Eye On Boise

JFAC sets revenue target

Senate Majority Leader Bart Davis, left, checks his watch as the Joint Finance-Appropriations Committee debates half an hour past the time the Senate was supposed to start its session on Friday. JFAC was setting its budget target for next year. Also shown are Lt. Gov. Brad Little, center, and lobbyist Skip Smyser, right. (Betsy Russell / The Spokesman-Review)
Senate Majority Leader Bart Davis, left, checks his watch as the Joint Finance-Appropriations Committee debates half an hour past the time the Senate was supposed to start its session on Friday. JFAC was setting its budget target for next year. Also shown are Lt. Gov. Brad Little, center, and lobbyist Skip Smyser, right. (Betsy Russell / The Spokesman-Review)

Half an hour after the Senate was supposed to be on the floor, JFAC has just voted 19-1 to endorse a budget target for 2010 of $2,507,900,000 - a figure nearly $50 million below previous estimates. That will mean more cuts; a scenario laid out for the committee by staff showed that figure could be reached in part by cutting schools more than the $62 million suggested by the state superintendent, but less than the $109 million suggested by the governor. It could mean roughly the equivalent of a 3 percent statewide personnel cut rather than 5 percent. The scenario didn't envision spending the $45 million in discretionary stimulus funds that the governor has targeted for transportation projects and water loans; instead, that money would be plugged in to help balance the state budget, including items the governor proposed funding, and to offset the personnel cuts.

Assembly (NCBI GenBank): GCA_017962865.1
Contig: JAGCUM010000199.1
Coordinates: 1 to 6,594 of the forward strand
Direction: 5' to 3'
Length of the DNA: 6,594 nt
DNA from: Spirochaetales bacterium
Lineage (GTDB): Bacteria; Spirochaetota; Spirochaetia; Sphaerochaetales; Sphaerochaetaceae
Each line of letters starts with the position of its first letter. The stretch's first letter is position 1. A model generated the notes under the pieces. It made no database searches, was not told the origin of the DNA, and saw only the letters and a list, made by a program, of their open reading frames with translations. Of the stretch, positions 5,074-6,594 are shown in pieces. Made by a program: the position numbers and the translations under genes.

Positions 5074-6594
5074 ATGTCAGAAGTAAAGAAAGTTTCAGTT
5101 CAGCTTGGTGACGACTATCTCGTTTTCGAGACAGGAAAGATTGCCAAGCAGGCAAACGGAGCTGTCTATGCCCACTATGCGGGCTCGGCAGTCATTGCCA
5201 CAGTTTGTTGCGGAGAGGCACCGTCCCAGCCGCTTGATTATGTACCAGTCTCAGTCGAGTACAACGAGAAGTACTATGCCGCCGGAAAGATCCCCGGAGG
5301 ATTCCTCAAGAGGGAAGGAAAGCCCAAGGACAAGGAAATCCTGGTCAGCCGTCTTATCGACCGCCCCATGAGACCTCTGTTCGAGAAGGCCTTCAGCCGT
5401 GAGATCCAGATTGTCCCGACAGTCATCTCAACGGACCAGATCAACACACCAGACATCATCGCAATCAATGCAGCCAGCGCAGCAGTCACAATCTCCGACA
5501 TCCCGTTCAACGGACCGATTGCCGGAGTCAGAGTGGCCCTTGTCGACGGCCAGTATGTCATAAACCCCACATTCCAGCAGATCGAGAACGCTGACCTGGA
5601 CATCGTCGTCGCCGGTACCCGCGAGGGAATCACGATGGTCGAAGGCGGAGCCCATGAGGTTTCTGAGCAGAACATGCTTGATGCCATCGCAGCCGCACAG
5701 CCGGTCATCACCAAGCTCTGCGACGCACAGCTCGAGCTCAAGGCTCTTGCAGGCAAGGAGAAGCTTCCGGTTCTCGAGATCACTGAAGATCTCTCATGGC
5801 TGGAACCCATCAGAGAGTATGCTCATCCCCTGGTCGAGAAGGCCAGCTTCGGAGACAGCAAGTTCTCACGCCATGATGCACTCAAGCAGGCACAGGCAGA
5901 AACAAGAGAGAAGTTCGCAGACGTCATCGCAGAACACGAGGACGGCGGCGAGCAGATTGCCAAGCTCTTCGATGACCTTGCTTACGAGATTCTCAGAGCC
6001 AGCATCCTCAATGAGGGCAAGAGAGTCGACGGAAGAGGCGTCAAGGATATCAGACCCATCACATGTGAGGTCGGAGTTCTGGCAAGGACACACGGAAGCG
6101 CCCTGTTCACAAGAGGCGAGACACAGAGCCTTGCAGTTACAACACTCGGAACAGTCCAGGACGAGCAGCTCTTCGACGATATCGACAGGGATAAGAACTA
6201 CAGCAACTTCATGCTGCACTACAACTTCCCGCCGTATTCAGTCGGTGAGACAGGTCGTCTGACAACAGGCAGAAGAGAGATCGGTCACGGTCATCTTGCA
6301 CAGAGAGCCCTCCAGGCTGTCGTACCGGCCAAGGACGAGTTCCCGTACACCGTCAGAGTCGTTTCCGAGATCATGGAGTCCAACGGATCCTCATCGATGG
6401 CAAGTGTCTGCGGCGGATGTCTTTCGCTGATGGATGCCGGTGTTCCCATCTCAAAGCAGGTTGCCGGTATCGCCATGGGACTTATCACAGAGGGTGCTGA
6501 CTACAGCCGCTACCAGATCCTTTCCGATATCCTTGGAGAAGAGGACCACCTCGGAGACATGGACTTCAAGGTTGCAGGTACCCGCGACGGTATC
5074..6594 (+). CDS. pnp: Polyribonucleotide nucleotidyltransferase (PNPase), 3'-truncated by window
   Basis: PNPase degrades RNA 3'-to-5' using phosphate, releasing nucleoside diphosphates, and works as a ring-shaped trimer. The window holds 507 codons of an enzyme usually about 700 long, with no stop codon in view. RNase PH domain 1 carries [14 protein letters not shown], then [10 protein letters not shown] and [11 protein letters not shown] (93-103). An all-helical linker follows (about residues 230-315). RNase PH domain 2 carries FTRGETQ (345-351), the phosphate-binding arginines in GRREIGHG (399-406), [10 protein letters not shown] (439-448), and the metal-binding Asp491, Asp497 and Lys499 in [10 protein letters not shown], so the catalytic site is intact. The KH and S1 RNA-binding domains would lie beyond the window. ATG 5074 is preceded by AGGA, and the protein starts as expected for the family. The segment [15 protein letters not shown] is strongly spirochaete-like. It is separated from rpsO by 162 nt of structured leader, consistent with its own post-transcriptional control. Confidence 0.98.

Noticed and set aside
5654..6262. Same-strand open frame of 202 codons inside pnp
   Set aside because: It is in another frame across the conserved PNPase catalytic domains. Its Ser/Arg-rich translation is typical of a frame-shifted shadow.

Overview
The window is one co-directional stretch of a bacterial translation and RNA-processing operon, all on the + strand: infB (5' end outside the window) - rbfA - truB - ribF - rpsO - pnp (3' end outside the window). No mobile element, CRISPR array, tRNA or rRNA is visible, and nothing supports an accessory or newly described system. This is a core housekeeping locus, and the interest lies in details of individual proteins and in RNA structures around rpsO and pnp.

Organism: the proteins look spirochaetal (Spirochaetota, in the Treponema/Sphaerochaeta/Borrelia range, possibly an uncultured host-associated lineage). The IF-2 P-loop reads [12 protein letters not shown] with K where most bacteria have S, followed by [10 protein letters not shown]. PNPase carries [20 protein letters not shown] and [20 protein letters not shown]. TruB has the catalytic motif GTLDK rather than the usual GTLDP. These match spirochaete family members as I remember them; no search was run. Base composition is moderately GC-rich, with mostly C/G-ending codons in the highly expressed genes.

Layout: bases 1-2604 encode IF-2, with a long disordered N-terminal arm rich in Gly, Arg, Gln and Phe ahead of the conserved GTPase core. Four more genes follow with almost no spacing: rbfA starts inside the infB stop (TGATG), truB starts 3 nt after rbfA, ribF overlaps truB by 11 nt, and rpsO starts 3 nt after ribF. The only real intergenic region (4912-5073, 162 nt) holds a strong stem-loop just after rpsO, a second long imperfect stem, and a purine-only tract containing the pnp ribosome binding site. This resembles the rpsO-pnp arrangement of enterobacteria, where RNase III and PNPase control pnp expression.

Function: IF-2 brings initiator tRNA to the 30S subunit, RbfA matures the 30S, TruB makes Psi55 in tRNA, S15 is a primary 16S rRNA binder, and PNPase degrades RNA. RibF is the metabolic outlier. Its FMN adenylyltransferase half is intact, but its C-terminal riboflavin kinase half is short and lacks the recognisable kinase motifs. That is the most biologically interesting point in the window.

Senate Finance Chairman Dean Cameron, R-Rupert, said he applauds the governor for wanting to create jobs with that money through construction projects, but said he was surprised the governor wanted to spend the entire $45 million that way. "Those jobs are important, but we also need the existing jobs that we have," Cameron said. The spending target lawmakers set today largely differs from the governor's in how it would make use of federal stimulus funds; Otter said yesterday he wanted to bank half of the money that's coming for public schools against future economic downturns. The Legislature's new budget target is $42.3 million below the governor's latest adjusted revenue target for fiscal year 2010, and about $50 million below the figure JFAC set a month ago, before the stimulus bill passed. The sole "no" vote came from Rep. Janice McGeachin, R-Idaho Falls, who earlier said she wasn't ready to vote. "I feel so uneasy being asked to make a decision like that today with all this information being thrown at me," McGeachin said.

 




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